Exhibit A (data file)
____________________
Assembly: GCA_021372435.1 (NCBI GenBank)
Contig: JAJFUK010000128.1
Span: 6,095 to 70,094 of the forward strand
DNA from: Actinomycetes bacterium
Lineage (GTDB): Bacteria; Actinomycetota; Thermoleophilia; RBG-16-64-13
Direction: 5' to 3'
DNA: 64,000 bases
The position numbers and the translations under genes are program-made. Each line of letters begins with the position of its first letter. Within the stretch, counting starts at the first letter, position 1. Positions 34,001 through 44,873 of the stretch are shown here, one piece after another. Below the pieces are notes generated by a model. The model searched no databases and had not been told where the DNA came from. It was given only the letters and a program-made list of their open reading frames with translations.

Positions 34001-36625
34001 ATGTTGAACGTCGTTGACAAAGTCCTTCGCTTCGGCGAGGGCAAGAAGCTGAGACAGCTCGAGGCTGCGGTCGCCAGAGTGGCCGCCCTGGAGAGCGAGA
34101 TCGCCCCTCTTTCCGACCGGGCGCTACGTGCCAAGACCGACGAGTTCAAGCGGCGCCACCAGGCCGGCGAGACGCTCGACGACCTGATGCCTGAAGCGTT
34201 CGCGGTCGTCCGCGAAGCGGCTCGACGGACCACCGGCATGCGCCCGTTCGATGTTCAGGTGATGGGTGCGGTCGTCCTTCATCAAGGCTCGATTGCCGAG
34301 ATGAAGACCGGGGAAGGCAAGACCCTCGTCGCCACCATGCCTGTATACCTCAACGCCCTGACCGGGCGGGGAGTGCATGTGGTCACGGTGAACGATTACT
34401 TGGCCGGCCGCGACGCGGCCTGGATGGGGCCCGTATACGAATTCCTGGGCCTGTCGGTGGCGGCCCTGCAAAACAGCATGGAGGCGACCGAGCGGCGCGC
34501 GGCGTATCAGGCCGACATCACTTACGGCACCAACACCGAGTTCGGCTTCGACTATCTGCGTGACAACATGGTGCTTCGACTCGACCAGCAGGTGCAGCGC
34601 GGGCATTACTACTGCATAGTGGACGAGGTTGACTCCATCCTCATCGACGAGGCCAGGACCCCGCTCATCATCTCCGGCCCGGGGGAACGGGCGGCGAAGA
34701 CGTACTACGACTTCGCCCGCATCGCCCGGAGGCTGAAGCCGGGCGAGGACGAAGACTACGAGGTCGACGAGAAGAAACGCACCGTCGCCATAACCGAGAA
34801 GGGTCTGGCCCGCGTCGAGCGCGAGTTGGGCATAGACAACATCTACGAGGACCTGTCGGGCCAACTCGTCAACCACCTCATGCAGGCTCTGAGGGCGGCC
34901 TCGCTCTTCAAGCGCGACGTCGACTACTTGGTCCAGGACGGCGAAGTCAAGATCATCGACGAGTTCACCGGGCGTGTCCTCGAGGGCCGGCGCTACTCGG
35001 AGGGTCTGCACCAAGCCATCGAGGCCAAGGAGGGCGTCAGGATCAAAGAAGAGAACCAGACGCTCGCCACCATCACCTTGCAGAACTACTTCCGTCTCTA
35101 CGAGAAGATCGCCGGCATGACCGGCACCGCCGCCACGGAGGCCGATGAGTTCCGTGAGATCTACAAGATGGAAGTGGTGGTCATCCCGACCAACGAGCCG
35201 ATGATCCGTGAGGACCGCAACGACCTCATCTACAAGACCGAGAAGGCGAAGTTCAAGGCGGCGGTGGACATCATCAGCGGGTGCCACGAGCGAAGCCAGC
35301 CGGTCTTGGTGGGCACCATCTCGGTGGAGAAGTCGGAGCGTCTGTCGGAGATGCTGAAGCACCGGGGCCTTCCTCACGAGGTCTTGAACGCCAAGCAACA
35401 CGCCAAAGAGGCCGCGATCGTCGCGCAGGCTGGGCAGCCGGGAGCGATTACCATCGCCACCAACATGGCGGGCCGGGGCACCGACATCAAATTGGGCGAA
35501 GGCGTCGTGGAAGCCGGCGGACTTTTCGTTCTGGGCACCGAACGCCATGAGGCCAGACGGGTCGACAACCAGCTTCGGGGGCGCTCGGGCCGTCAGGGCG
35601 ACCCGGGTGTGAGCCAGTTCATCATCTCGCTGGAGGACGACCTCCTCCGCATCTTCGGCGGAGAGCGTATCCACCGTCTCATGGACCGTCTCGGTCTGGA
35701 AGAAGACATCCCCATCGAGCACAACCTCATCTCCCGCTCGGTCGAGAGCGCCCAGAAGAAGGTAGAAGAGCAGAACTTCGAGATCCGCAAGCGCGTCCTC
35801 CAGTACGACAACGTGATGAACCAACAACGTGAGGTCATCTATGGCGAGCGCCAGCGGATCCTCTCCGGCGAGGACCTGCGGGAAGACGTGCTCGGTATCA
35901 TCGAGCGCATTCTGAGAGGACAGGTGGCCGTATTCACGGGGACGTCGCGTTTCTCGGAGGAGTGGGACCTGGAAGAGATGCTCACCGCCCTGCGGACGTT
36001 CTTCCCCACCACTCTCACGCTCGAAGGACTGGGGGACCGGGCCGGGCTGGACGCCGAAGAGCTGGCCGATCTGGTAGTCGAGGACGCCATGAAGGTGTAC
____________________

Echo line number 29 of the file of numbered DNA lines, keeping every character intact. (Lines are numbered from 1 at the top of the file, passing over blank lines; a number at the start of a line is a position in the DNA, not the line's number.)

35901 TCGAGCGCATTCTGAGAGGACAGGTGGCCGTATTCACGGGGACGTCGCGTTTCTCGGAGGAGTGGGACCTGGAAGAGATGCTCACCGCCCTGCGGACGTT